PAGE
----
Over 320 years of curious & intricate History, read and learn all about the founding of The Church in 1699 all the way up to the custodians of the Church today.

18th Century
19th Century
20th Century
21st Century

In Dublin, history comes alive

Built at the beginning of the 18th century, the building boasts many outstanding features and significant cultural and political associations, such as the Renatus Harris built organ and spectacular stained glass window. The building ended it religious period 1964 and lay derelict for a number of years until it was purchased by John Keating in 1997.

Following extensive restoration over a seven year period, this List 1 architectural masterpiece finally re-opened its doors in December 2005 as John M. Keating’s Bar. The tasteful conversion and refurbishment was acknowledged at the Dublin City Neighbourhood Awards 2006, where it won first prize in the category of Best Old Building.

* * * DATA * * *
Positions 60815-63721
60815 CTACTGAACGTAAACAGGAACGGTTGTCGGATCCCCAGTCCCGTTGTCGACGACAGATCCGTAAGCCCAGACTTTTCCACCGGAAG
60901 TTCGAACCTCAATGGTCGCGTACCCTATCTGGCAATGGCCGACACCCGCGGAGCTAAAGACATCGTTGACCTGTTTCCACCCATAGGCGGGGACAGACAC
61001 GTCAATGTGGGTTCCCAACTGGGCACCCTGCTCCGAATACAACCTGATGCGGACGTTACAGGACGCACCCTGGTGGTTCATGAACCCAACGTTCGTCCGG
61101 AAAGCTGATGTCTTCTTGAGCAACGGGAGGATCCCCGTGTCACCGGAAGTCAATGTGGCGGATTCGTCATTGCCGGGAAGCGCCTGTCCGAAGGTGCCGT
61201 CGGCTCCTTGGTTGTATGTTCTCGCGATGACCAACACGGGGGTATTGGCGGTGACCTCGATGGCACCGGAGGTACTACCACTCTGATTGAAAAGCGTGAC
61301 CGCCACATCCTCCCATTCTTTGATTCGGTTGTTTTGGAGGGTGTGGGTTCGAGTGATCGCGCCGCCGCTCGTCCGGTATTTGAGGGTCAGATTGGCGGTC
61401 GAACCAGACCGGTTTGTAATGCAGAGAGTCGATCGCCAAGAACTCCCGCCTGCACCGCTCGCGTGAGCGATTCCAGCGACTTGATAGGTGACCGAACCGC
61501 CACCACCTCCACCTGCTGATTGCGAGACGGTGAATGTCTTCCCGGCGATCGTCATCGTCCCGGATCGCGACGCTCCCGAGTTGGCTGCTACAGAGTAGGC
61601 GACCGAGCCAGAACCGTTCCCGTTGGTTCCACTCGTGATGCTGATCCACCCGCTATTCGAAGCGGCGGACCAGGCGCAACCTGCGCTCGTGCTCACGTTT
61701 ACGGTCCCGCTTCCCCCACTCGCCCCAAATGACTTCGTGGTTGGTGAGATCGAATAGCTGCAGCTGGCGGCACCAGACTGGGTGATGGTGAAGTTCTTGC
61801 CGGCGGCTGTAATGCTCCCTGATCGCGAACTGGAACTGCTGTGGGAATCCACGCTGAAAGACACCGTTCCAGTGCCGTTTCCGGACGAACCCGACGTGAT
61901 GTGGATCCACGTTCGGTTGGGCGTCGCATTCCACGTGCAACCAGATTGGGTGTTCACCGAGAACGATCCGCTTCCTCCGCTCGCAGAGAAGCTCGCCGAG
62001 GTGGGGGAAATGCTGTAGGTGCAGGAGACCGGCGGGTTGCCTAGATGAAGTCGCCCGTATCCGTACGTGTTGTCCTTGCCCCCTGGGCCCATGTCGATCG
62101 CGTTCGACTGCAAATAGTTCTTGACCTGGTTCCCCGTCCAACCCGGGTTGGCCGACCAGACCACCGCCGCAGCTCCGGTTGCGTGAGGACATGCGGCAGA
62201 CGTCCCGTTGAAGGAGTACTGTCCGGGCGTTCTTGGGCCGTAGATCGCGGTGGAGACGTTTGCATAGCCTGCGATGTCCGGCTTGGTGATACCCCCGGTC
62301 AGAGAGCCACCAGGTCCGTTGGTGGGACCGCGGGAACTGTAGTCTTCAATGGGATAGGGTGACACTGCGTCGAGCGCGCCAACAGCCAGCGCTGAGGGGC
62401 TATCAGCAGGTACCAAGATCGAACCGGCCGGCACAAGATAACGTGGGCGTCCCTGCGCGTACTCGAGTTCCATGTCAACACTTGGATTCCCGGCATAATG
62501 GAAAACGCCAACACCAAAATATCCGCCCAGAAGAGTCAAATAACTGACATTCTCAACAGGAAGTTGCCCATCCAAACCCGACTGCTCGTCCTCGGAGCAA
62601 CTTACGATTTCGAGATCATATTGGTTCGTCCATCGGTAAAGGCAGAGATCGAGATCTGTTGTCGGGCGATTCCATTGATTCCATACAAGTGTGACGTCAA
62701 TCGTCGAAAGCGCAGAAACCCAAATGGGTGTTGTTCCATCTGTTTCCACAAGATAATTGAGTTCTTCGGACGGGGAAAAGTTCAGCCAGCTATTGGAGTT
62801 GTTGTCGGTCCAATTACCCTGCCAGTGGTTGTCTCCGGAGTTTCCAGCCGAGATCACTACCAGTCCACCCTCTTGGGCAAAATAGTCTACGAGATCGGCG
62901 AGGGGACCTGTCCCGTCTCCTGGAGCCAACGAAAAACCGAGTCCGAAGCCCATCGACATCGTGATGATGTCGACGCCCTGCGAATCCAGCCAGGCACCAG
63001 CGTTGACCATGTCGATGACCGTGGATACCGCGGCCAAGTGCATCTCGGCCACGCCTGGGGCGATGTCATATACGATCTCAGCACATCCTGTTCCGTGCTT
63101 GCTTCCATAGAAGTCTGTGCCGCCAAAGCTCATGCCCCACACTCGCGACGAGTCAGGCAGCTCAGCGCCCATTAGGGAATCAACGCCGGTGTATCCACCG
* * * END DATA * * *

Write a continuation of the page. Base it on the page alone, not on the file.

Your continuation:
In September 2007 the building was acquired by new owners and renamed. The minister for Arts, Heritage, Gaeltacht and the Islands has classified the building as one of intrinsic historical interest in Ireland.

Today, the custodian of the building, Brendan Flynn, continues the upkeep and sensitive maintenance of The Church and is fully invested in its cultural and historical significance and well as its place in the modern fabric of Dublin’s complex social scene.

Here at The Church we are extremely proud of our unique connection with some of Dublin’s literary greats. Some of the world’s most prolific writers were born and raised in our great city. As a world recognised endorsement Dublin is the fourth UNESCO City of Literature.